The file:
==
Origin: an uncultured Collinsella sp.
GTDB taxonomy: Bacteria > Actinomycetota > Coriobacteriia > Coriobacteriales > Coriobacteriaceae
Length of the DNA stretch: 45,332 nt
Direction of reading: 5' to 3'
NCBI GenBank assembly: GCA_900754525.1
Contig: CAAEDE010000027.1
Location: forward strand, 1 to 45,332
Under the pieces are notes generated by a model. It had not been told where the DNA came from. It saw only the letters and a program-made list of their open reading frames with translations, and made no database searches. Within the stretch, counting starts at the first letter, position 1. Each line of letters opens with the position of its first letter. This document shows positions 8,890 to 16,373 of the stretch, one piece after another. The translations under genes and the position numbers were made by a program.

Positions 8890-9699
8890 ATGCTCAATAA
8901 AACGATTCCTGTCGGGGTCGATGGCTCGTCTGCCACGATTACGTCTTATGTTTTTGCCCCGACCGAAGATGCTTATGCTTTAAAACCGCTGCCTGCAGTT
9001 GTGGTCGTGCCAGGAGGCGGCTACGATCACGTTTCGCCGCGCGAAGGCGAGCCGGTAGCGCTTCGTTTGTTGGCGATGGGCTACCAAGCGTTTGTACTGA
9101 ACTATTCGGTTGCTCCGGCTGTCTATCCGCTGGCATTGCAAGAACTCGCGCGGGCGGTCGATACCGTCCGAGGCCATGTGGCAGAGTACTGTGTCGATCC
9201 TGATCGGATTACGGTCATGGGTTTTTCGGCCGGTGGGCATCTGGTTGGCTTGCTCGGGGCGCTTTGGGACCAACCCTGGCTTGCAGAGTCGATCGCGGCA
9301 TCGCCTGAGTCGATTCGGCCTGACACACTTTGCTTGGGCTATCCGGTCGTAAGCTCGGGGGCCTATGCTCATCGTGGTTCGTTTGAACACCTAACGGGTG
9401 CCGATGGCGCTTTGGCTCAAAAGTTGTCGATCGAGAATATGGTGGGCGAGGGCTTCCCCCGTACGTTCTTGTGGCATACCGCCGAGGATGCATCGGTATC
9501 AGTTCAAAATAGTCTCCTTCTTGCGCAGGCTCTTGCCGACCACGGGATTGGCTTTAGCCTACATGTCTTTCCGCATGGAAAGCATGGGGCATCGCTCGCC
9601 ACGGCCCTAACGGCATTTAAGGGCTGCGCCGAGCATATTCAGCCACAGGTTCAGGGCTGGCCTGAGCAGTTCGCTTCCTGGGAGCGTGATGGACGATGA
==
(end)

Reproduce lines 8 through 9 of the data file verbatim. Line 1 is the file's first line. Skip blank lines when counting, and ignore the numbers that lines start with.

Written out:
Under the pieces are notes generated by a model. It had not been told where the DNA came from. It saw only the letters and a program-made list of their open reading frames with translations, and made no database searches. Within the stretch, counting starts at the first letter, position 1. Each line of letters opens with the position of its first letter. This document shows positions 8,890 to 16,373 of the stretch, one piece after another. The translations under genes and the position numbers were made by a program.

Positions 8890-9699